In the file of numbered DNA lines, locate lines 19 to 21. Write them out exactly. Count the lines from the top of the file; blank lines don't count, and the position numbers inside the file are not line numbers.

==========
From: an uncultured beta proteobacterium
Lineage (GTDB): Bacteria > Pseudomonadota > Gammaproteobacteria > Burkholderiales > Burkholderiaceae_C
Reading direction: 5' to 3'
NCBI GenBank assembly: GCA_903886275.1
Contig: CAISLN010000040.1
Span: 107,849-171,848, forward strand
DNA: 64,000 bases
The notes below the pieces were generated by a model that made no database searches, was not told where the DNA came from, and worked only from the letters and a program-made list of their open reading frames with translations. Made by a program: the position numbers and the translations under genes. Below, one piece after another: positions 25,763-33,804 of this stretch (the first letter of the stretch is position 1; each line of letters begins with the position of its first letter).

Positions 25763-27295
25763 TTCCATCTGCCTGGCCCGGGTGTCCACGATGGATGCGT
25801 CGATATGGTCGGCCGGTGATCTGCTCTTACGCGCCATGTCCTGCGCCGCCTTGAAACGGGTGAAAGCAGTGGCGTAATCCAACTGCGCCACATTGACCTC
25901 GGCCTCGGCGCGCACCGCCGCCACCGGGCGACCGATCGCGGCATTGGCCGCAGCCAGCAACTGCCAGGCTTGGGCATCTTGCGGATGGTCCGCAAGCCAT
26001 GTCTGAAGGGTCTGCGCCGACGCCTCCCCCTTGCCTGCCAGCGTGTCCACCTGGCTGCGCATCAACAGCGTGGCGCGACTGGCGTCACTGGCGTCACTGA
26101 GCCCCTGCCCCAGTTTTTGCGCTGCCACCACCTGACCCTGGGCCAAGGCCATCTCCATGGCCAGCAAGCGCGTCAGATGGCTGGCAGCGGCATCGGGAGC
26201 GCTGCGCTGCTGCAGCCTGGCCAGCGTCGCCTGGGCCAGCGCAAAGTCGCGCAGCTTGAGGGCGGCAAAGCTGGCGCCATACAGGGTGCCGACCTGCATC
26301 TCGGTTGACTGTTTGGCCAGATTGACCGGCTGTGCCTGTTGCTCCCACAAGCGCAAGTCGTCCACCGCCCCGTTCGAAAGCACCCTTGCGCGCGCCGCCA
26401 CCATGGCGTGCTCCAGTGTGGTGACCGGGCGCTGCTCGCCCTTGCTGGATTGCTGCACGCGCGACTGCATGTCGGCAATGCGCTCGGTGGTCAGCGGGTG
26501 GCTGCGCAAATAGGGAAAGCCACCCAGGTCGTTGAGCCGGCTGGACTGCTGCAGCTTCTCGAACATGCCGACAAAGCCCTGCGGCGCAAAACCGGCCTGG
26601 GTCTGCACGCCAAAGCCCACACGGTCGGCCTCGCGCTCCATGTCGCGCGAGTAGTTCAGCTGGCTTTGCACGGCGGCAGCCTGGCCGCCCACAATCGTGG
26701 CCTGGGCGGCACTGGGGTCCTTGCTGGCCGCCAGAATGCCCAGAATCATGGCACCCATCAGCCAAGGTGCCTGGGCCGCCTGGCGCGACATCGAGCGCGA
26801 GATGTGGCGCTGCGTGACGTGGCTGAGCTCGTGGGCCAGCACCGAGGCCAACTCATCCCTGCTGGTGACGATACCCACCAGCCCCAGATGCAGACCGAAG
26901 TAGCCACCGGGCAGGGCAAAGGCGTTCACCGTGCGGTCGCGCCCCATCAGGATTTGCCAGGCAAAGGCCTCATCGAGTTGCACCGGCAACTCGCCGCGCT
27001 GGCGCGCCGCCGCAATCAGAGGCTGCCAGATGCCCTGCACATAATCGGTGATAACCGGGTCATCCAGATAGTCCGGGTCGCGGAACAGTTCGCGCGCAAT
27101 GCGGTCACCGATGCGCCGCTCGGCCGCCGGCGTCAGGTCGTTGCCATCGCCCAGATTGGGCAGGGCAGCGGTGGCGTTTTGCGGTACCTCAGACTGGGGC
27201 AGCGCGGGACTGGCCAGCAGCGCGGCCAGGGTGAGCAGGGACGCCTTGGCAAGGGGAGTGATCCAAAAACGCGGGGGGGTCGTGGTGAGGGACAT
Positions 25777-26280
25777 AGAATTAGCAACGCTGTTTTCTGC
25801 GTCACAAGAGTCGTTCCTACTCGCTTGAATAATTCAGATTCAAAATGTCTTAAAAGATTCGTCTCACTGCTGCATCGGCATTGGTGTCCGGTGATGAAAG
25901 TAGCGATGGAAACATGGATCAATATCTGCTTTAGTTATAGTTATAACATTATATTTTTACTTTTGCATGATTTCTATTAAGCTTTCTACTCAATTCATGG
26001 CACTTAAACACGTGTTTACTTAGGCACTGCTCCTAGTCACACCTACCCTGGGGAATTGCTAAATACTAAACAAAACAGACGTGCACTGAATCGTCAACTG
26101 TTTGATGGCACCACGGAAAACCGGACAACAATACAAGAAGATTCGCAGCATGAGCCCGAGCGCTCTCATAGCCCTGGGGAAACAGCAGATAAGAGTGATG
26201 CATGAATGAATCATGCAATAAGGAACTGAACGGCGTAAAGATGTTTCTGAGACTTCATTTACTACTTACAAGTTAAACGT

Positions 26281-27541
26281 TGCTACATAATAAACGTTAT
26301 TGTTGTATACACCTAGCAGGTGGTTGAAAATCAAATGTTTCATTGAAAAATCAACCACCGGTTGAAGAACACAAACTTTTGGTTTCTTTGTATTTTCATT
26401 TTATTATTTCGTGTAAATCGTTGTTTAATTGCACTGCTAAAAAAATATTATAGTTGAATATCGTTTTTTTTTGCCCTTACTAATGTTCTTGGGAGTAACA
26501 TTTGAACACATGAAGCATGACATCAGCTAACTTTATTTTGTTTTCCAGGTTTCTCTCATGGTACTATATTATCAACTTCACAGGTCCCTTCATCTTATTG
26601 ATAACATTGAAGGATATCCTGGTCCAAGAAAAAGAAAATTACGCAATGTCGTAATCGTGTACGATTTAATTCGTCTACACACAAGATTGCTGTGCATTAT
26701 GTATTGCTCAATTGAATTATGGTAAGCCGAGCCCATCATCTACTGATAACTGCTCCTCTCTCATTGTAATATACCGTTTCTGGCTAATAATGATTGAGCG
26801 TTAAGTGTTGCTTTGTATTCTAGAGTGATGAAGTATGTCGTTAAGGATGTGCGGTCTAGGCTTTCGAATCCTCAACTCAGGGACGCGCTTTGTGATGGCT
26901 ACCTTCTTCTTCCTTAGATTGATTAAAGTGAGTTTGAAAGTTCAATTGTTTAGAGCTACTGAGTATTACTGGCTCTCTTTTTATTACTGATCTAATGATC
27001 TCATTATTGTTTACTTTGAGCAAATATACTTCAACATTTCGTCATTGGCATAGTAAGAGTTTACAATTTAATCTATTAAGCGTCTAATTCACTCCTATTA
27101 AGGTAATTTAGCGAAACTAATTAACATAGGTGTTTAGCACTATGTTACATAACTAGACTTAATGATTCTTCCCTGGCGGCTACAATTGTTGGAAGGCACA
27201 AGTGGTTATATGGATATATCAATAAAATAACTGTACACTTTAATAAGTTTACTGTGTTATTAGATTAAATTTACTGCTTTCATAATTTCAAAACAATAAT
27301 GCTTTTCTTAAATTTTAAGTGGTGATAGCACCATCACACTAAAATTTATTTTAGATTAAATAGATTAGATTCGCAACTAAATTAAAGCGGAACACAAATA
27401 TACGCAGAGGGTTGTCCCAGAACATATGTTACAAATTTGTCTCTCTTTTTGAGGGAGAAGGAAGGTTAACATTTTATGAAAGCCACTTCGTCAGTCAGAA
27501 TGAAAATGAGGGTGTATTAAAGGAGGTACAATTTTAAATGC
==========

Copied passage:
26601 GTCTGCACGCCAAAGCCCACACGGTCGGCCTCGCGCTCCATGTCGCGCGAGTAGTTCAGCTGGCTTTGCACGGCGGCAGCCTGGCCGCCCACAATCGTGG
26701 CCTGGGCGGCACTGGGGTCCTTGCTGGCCGCCAGAATGCCCAGAATCATGGCACCCATCAGCCAAGGTGCCTGGGCCGCCTGGCGCGACATCGAGCGCGA
26801 GATGTGGCGCTGCGTGACGTGGCTGAGCTCGTGGGCCAGCACCGAGGCCAACTCATCCCTGCTGGTGACGATACCCACCAGCCCCAGATGCAGACCGAAG